Even young people, who are more likely to face joblessness or insecure employment, and who, as a result, are less optimistic about their future, also wanted Australia to keep welcoming migrants. Only 18% in the 18 to 25 age group believed immigrants take jobs away, compared to almost 30% for other age groups.

“I searched long and hard to see, ‘Can I find a heightened negative sentiment?’, but all of the data in terms of general attitudes seems to point in that positive direction,” Professor Markus says.

A Muslim woman in a burqa photographed from behind, walking through an outdoor mall in Sydney.

The report isn’t all positive news

The survey does contain some cautionary notes. Thirty-nine per cent of overseas-born Asians said they had experienced discrimination in 2020, although for Australian-born respondents it was lower at 14%.

The survey samples aren’t large enough to provide a reliable breakdown for specific national groups, Professor Markus says, although a supplementary survey that was conducted among Chinese-Australians indicates that they’re feeling particularly vulnerable.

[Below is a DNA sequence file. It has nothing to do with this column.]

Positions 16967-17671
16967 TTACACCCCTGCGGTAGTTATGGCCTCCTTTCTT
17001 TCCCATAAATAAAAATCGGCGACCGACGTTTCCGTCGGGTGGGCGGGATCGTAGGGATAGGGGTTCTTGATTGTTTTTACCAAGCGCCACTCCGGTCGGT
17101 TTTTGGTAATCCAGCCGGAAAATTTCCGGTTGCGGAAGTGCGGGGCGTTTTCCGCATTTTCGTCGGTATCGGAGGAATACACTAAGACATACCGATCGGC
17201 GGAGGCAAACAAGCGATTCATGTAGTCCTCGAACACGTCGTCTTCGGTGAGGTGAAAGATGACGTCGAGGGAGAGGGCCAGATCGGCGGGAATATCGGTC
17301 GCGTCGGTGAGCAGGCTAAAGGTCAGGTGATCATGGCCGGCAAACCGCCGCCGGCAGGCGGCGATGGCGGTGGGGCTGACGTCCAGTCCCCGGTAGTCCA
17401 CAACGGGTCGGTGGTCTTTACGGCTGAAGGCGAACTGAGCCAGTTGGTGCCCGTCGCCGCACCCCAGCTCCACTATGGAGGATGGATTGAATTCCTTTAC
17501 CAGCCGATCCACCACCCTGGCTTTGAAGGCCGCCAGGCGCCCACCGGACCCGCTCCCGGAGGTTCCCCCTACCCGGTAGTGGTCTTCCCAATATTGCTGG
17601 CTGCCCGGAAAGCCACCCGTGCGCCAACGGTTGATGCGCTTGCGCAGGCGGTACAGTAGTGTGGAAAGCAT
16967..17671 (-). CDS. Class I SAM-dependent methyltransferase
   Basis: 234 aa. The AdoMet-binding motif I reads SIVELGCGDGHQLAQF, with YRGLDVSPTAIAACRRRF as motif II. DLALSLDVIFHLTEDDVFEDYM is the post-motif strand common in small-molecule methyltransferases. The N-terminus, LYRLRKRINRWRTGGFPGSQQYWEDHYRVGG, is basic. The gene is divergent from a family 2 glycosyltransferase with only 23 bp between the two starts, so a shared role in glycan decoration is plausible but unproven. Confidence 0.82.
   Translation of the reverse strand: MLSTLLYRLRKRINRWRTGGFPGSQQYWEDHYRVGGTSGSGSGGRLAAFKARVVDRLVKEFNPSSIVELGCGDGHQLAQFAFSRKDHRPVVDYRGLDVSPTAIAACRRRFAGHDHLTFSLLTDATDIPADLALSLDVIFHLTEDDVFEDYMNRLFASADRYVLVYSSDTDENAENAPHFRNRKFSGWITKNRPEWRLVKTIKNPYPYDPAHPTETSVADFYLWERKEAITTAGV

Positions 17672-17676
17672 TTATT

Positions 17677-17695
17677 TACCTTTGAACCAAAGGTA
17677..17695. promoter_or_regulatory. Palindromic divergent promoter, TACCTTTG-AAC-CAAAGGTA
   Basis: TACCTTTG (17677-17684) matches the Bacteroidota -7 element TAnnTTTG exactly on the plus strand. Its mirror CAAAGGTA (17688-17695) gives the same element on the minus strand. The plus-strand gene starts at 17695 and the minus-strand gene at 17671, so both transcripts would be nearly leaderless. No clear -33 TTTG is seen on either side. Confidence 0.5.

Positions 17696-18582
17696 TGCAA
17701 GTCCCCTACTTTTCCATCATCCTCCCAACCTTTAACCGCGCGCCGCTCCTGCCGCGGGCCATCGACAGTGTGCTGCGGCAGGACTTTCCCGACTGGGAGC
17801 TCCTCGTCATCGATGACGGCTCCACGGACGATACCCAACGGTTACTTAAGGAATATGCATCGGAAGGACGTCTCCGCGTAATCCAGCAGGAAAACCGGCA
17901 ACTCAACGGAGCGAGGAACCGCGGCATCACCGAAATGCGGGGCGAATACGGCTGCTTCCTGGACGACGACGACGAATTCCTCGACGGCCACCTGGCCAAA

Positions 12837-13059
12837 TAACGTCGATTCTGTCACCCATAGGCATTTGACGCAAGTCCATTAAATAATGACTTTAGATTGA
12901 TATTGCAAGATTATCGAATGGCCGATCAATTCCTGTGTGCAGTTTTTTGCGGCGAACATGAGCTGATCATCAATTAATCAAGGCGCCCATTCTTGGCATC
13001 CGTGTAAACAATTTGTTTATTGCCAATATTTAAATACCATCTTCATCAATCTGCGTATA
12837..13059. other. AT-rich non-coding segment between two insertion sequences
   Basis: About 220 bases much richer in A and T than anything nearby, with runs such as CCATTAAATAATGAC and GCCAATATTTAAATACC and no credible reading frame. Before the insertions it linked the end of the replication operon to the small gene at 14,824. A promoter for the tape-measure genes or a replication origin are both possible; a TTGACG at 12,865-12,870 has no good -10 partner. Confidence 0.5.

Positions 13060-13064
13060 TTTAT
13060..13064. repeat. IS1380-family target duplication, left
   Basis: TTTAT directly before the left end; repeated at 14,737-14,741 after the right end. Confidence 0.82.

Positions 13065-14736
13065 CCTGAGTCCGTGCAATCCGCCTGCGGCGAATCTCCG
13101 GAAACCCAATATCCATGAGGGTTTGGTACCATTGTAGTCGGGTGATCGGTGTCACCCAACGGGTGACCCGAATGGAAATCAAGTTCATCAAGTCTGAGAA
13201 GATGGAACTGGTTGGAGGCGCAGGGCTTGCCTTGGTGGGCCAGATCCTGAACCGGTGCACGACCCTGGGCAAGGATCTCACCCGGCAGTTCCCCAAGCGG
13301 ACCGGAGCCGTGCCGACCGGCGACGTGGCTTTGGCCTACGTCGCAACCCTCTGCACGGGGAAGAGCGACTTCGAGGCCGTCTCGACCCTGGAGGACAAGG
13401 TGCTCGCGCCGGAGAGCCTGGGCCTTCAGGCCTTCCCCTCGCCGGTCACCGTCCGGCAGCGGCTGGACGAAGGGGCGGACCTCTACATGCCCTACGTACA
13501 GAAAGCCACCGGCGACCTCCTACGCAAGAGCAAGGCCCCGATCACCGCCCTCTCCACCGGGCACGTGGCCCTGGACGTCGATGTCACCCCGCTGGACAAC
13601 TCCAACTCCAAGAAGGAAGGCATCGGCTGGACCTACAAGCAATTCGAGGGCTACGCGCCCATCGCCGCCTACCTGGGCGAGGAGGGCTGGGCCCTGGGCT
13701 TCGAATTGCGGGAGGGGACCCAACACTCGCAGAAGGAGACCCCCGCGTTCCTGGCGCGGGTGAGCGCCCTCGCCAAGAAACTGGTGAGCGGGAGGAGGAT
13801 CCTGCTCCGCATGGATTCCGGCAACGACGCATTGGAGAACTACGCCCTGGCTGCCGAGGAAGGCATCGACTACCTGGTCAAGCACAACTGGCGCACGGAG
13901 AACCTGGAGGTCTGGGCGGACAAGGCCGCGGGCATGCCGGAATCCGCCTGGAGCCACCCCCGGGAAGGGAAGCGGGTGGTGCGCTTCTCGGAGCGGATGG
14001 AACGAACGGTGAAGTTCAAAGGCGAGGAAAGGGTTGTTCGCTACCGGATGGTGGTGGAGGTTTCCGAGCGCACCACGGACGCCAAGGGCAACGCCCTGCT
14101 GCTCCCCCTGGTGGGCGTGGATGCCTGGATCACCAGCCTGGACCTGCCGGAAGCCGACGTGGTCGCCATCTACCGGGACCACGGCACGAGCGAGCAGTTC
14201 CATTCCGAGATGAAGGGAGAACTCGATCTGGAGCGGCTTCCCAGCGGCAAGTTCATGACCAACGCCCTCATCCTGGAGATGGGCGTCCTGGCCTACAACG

Yet, 90% of respondents also said a person born overseas was just as likely to be a good citizen as someone born in Australia, while 84% agreed that people from different national or ethnic groups get on together, with the same number saying multiculturalism had been good for Australia.

At the same time, about a third of respondents said they believed Australia was a racist country, indicating awareness of the problem, Professor Markus says. According to the survey, Islam has consistently been regarded more negatively than any other religion, although anti-Muslim sentiment did not worsen in 2020 (37%).

“We have this ethnic hierarchy, and it’s been there for a long time,” Professor Markus says. “It’s very different today than it was 30 years ago, but nonetheless, Europeans are still regarded much more positively than some Asian, African and Middle Eastern groups.”

In 2020, even the proportion of the population with strongly negative views towards a diverse immigration intake and multiculturalism fell to 4-6%, slightly down from 2018-19 where it was tracking at 7-13%.

“Again, that is a very amazing finding,” Professor Markus says. “The danger is that in a crisis, within segments of the population there’s much higher negative sentiment. And yet, the proportion with strong negative views are going down.”

This article was published by Lens.